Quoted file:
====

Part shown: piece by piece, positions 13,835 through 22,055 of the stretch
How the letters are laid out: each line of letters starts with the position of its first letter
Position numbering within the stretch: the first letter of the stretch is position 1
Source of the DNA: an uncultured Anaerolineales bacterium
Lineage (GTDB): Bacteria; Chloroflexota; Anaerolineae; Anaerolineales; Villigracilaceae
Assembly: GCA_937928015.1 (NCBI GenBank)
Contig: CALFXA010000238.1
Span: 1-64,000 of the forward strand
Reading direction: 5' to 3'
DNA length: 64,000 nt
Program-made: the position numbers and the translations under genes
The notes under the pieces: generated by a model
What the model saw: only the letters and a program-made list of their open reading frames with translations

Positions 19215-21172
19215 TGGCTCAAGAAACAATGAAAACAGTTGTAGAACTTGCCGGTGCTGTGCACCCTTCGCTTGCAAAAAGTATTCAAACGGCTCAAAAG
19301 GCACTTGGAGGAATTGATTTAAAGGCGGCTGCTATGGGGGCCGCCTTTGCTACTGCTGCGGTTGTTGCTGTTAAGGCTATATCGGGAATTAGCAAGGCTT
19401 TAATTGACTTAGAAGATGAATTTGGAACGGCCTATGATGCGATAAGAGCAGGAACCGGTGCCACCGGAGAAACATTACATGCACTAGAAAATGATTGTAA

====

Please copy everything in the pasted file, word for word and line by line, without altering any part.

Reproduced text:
Part shown: piece by piece, positions 13,835 through 22,055 of the stretch
How the letters are laid out: each line of letters starts with the position of its first letter
Position numbering within the stretch: the first letter of the stretch is position 1
Source of the DNA: an uncultured Anaerolineales bacterium
Lineage (GTDB): Bacteria; Chloroflexota; Anaerolineae; Anaerolineales; Villigracilaceae
Assembly: GCA_937928015.1 (NCBI GenBank)
Contig: CALFXA010000238.1
Span: 1-64,000 of the forward strand
Reading direction: 5' to 3'
DNA length: 64,000 nt
Program-made: the position numbers and the translations under genes
The notes under the pieces: generated by a model
What the model saw: only the letters and a program-made list of their open reading frames with translations

Positions 19215-21172
19215 TGGCTCAAGAAACAATGAAAACAGTTGTAGAACTTGCCGGTGCTGTGCACCCTTCGCTTGCAAAAAGTATTCAAACGGCTCAAAAG
19301 GCACTTGGAGGAATTGATTTAAAGGCGGCTGCTATGGGGGCCGCCTTTGCTACTGCTGCGGTTGTTGCTGTTAAGGCTATATCGGGAATTAGCAAGGCTT
19401 TAATTGACTTAGAAGATGAATTTGGAACGGCCTATGATGCGATAAGAGCAGGAACCGGTGCCACCGGAGAAACATTACATGCACTAGAAAATGATTGTAA